WASHINGTON, May 15 (UPI) -- Lawmakers made little effort Thursday to disguise their anger over recent revelations of systematic abuse at veterans healthcare centers in Arizona last month.
Secretary of Veterans Affairs Eric Shinseki faced an outraged panel of senators on the Veterans Affairs Committee who generally stopped short of calling for his resignation but demanded action after reports surfaced that at least 40 veterans had lost their lives after their requests for care were delayed.
Several Phoenix VA employees have since been placed on administrative leave, and Shinseki urged forbearance until the results of an Inspector General audit were available.
But senators demonstrated little patience for what they said was yet another report on issues that have surfaced before.
"Year after year we've been talking about this problems," said Sen. Bernie Sanders, I-Vt., and the chairman of the committee.
"The standard of practice at the VA seems to be to hide the truth in order to look good," added Sen. Patty Murray, D-Wash.
The White House has stood behind the secretary, praising his move to order an audit of all VA clinics. And though there has been some urging from Republicans for him to resign, many, including House Speaker John Boehner, have said they believe forcing Shinseki out would be counterproductive to fixing the deep-rooted problems within the department.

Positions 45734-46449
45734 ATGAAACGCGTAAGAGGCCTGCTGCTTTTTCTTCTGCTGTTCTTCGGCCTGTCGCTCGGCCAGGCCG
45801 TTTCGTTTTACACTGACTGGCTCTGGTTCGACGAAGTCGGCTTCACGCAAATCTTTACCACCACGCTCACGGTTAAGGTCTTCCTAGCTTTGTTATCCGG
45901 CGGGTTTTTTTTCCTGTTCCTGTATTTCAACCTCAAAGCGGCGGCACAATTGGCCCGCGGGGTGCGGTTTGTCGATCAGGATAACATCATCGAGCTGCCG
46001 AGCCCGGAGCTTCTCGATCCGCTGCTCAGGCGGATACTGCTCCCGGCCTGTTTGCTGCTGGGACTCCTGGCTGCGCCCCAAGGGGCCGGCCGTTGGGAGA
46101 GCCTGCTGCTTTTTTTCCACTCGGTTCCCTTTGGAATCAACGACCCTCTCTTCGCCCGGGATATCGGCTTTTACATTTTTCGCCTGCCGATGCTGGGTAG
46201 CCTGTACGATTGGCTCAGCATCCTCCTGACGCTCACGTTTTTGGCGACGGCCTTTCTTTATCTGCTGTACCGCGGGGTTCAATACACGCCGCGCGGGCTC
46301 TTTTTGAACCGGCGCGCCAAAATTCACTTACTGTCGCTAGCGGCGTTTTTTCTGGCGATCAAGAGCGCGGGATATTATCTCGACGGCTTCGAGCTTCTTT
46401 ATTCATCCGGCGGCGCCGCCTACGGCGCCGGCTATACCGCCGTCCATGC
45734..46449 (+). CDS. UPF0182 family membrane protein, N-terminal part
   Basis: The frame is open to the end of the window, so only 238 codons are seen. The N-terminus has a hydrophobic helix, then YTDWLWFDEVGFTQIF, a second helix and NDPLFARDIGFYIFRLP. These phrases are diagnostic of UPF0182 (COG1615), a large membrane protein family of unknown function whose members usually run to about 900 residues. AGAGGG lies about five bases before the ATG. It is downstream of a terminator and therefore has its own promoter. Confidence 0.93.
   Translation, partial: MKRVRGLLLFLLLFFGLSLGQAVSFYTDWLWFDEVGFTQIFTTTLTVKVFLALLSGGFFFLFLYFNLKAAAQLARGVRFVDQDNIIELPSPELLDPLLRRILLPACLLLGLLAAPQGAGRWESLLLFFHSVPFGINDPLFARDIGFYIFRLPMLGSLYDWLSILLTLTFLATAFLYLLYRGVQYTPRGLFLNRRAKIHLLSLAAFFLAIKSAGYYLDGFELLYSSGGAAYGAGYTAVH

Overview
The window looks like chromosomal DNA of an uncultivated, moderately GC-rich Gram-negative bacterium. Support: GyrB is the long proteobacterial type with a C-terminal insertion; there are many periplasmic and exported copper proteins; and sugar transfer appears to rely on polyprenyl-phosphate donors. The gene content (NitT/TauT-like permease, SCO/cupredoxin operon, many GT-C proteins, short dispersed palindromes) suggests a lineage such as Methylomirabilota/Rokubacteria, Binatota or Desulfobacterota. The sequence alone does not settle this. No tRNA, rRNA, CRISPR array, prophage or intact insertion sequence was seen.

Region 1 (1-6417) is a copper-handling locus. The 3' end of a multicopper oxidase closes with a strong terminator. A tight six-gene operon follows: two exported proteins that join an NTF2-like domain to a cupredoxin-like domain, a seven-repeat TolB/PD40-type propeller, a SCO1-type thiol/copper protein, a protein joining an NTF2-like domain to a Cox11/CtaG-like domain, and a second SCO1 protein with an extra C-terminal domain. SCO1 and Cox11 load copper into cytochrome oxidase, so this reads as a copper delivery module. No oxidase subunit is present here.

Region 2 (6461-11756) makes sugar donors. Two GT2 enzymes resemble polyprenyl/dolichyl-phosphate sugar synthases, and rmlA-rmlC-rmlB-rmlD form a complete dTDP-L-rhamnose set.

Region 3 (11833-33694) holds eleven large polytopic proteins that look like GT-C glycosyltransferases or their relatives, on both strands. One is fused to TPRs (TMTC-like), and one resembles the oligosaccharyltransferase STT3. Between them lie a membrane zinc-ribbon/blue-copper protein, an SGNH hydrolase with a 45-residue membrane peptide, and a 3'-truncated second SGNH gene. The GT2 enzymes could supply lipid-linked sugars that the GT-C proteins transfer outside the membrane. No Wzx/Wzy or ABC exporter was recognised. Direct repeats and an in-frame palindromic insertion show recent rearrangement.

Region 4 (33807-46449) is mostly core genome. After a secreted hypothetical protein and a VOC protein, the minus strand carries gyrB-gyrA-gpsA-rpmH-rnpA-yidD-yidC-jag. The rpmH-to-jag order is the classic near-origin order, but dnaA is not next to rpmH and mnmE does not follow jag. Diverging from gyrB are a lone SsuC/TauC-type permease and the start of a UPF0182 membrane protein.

Schedulers allegedly falsified records on the length of time veterans waited to be seen within the Veterans Health Administration system. In order to hew to a 14-day maximum wait-time goal, they would hold off entering an appointment into the computer system until it was within that 14-day period, even if the appointment had been scheduled weeks or months before.
Shinseki said some 6,000 VA employees were disciplined and "involuntarily removed" from their jobs in 2012 and 2013, but declined to say how many were simply reassigned to other positions within the department rather than fired, or whether anyone had been terminated over the scheduling manipulation in Phoenix and elsewhere.
But Sen. Richard Blumenthal, D-Conn., questioned whether the alleged manipulation should be left to standard internal disciplinary measures when criminal wrongdoing may have been involved.
"Wouldn't it be appropriate to ask for help from the FBI or other agencies, given the IG's resources are so limited and the task is so challenging?" he asked. "In my judgement, there is more than sufficient reason to involve other investigating agencies here in light of the evidence of potential false statements to the federal government."
Shinseki refused to commit to making changes within his management team, at least before the results of the audit, but it was clear that was not doing enough, nor as quickly as quickly as necessary.
"Sometimes you have to have some heads roll in order to have a change in the system," said Sen. Mark Begich, D-Alaska.
Replied Shinseki: "We're not in disagreement."